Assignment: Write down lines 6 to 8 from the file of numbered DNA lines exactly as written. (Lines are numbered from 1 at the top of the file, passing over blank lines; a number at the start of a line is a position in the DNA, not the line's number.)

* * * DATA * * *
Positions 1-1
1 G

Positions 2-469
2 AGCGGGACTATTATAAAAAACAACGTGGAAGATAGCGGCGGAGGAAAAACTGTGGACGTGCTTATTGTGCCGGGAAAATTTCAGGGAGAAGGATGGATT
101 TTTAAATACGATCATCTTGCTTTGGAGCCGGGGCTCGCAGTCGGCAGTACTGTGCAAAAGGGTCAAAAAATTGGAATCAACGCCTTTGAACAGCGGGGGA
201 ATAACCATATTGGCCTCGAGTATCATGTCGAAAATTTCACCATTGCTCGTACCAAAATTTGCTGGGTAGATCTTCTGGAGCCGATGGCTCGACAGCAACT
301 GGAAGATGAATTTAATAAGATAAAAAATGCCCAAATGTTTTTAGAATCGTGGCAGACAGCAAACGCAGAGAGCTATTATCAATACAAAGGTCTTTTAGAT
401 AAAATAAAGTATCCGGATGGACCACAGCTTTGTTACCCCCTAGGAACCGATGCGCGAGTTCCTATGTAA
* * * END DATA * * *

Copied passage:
201 ATAACCATATTGGCCTCGAGTATCATGTCGAAAATTTCACCATTGCTCGTACCAAAATTTGCTGGGTAGATCTTCTGGAGCCGATGGCTCGACAGCAACT
301 GGAAGATGAATTTAATAAGATAAAAAATGCCCAAATGTTTTTAGAATCGTGGCAGACAGCAAACGCAGAGAGCTATTATCAATACAAAGGTCTTTTAGAT
401 AAAATAAAGTATCCGGATGGACCACAGCTTTGTTACCCCCTAGGAACCGATGCGCGAGTTCCTATGTAA